Afterparty by Daryl Gregory
If you were offered a pill that would let you see God, would you take it? Although not the total premise of this book, it is a very interesting question with a lot of connotations to it. The story itself focuses on Dr. Lyda Rose, who after a traumatic overdose of NME 10 finds herself in and out of psychiatric hospitals for years. This is where we find Lyda when the story starts.
Afterparty feels very much like a quest. After Lyda leaves the hospital she is soon on the search to find the supplier of Numinous, which is very similar to NME 10. Lyda believes it can only be someone form Little Sprout, the company she was one of the founders of (Little Sprout were looking to find a cure for schizophrenia but ended up making a drug that connected you to God).
Throughout the story we are taken on a journey into the past, to find out what happened to a Lyda to make her so drug dependent. I found Lyda to be an enjoyable character; she is extremely dominant and headstrong. Lyda is driven by her past to actions which put not only herself but her friends in danger.
Lyda doesn’t take her journey alone, she is being helped by Ollie and Bobby, both people she met in hospital but who are loyal to Lyda, even if it is a case of the blind leading the blind. This is a world set in the not too distant future, where 3D printers can create the designer drug du jour or create fantasy hybrids with distribution seemingly far easier than it is today as you could just create your own.
I really enjoyed Afterparty, it’s fast paced and shows a world with a lot of problems; some of these are due to the overabundance of drugs as well as the variety on offer. It is easy to overlook the social problems this causes, when everyone is always looking for a good time. Going back to the question I posed at the start - if offered, would you try a drug that would connect you to God? Would it make a difference if you already followed a religion or if you were an atheist? Would a drug like that be a good or a bad thing?
This Afterparty book review was written by Michelle Herbert
Have you read Afterparty?
We've found that while readers like to know what we think of a book they find additional reader reviews a massive help in deciding if it is the right book for them. So if you have a spare moment, please tell us your thoughts by writing a reader's review. Thank you.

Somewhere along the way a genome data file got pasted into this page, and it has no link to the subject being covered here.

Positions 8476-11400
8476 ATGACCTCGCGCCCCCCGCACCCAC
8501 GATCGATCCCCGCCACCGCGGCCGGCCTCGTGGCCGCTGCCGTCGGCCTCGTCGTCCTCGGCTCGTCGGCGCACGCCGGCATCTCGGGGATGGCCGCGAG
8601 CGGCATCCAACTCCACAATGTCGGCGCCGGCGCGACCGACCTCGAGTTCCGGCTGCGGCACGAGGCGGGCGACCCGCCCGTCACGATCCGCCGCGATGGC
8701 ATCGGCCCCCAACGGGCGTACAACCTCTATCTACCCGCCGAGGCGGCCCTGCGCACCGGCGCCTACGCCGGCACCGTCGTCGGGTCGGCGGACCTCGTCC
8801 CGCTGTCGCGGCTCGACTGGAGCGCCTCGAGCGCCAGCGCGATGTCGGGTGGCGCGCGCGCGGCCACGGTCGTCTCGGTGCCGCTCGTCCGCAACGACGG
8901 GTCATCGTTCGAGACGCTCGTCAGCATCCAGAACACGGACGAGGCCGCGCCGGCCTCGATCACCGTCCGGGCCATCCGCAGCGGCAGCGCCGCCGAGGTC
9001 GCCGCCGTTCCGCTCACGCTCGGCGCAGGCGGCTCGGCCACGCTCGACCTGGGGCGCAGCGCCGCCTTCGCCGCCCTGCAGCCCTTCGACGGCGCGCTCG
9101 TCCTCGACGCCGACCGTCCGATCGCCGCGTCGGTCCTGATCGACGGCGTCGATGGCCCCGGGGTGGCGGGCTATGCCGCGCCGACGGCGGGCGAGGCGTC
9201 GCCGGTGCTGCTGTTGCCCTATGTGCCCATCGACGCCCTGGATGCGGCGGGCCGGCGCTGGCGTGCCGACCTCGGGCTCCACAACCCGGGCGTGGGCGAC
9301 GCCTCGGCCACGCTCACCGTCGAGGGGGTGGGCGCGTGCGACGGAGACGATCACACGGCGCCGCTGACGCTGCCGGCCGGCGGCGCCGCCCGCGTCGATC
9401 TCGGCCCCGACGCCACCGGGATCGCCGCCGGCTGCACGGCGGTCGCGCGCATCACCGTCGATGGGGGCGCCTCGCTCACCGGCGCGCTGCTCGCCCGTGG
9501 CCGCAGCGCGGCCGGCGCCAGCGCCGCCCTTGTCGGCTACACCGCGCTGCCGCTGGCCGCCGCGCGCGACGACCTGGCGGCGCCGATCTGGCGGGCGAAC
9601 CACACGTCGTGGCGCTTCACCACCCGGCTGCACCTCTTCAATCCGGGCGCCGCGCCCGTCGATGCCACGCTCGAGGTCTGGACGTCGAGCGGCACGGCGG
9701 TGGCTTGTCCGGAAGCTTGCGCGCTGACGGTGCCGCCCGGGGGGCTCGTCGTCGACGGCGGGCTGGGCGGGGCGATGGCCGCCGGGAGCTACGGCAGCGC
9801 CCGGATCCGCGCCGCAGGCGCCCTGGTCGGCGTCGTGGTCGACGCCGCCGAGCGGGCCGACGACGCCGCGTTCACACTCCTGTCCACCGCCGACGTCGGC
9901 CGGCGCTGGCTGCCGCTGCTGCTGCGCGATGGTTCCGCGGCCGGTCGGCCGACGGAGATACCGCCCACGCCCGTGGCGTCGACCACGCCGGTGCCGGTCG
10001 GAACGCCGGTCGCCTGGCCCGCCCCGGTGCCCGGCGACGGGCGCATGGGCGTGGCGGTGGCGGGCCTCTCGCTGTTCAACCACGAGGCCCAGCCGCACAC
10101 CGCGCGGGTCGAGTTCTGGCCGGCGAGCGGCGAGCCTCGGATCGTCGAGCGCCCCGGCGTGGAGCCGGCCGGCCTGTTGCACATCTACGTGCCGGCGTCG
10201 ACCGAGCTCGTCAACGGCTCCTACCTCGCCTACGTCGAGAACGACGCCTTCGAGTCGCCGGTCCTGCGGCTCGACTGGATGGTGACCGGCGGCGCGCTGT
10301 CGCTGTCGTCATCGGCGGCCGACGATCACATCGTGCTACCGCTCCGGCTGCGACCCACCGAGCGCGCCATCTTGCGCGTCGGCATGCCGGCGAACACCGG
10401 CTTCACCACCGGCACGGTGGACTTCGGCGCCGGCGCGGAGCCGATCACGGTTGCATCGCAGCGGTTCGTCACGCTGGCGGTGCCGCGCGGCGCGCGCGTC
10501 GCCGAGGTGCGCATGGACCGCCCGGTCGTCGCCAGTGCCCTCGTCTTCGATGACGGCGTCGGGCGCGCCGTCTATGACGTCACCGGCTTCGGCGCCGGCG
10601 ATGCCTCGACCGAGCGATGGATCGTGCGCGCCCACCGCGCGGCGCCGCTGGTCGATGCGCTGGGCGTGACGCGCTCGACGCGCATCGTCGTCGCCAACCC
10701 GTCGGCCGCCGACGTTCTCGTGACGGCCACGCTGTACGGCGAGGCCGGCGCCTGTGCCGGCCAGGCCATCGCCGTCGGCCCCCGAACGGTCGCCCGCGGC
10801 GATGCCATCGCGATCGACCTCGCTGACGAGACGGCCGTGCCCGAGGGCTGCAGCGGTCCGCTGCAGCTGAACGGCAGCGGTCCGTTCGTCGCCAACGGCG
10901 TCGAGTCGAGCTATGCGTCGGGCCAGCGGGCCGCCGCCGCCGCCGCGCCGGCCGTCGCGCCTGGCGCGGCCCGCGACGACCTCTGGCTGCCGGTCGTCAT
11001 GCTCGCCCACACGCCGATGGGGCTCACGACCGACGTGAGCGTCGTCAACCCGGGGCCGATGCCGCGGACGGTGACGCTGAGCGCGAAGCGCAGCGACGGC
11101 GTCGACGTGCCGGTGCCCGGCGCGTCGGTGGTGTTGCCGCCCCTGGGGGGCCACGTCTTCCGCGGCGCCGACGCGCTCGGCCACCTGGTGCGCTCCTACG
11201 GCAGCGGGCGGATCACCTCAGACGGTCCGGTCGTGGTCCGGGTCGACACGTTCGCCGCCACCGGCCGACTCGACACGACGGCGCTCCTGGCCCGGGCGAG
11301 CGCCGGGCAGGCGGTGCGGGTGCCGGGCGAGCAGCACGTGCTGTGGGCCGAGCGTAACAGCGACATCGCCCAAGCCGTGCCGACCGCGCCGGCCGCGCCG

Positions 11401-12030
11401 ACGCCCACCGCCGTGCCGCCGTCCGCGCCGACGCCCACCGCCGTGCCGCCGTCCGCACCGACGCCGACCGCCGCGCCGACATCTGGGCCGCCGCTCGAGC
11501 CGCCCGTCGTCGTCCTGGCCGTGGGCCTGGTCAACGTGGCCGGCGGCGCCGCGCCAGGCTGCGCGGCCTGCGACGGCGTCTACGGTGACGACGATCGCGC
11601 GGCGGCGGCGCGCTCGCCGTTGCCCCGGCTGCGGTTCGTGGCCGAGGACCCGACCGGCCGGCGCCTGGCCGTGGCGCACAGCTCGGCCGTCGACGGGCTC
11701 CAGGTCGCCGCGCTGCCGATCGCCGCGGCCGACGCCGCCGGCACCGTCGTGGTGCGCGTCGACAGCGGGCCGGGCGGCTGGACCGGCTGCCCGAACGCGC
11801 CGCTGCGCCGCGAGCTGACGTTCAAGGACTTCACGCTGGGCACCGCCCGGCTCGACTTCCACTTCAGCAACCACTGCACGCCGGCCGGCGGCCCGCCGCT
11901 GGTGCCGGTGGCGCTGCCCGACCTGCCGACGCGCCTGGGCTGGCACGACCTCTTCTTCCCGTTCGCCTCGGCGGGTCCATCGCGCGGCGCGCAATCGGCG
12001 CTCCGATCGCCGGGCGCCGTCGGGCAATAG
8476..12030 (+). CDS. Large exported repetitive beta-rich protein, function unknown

Afterparty reader reviews
8/10 from 1 reviews
There are currently no reader reviews for this book. Why not be the first?
Write a reader review
Thank you for taking the time to write a review on this book, it really makes a difference and helps readers to find their perfect book.
More recommended reading in this genre
On a remote jungle island, genetic engineers have created a dinosaur game park. An astonishing technique for recovering and cloning dinosaur DNA has been discovered. Now on...
The First Fifteen Lives of Harry August
Harry August is on his deathbed. Again. No matter what he does or the decisions he makes, when death comes, Harry always returns to where he began, a child with all the kno...
For Kivrin Engle, preparing an on-site study of one of the deadliest eras in humanity's history was as simple as receiving inoculations against the diseases of the four...
The Sixth World of Men
Walter E Mark
On the surface, the sixth world of men is a glorious world. It is a world of great technological advancement. It is a world that has been at peace for a hundred years. Whil...
The Lathe of Heaven
Ursula Le Guin
George Orr is a mild and unremarkable man who finds the world a less than pleasant place to live: seven billion people jostle for living space and food. But George dreams d...
Colorless Tsukuru Tazaki and His Years of Pilgrimage
Tsukuru Tazaki had four best friends at school. By chance all of their names contained a colour. The two boys were called Akamatsu, meaning ‘red pine’, and Oumi...
The Chronicles of Fate and Choice
This is where it all began. Everything. Love, hate, good, evil, us and them. Before the Gods by KS Turner successfully breaks the genre rules to produce something unique, c...
A combination of previously unseen stories, favourites from Interzone and contributions to numerous anthologies, IMAGINED SLIGHTS showcases one of the most versatile and el...
A Scanner Darkly
Philip K Dick
Substance D is not known as Death for nothing. It is the most toxic drug ever to find its way on to the streets of LA. It destroys the links between the brain's two hem...
Looking for more suggestions? Try these pages: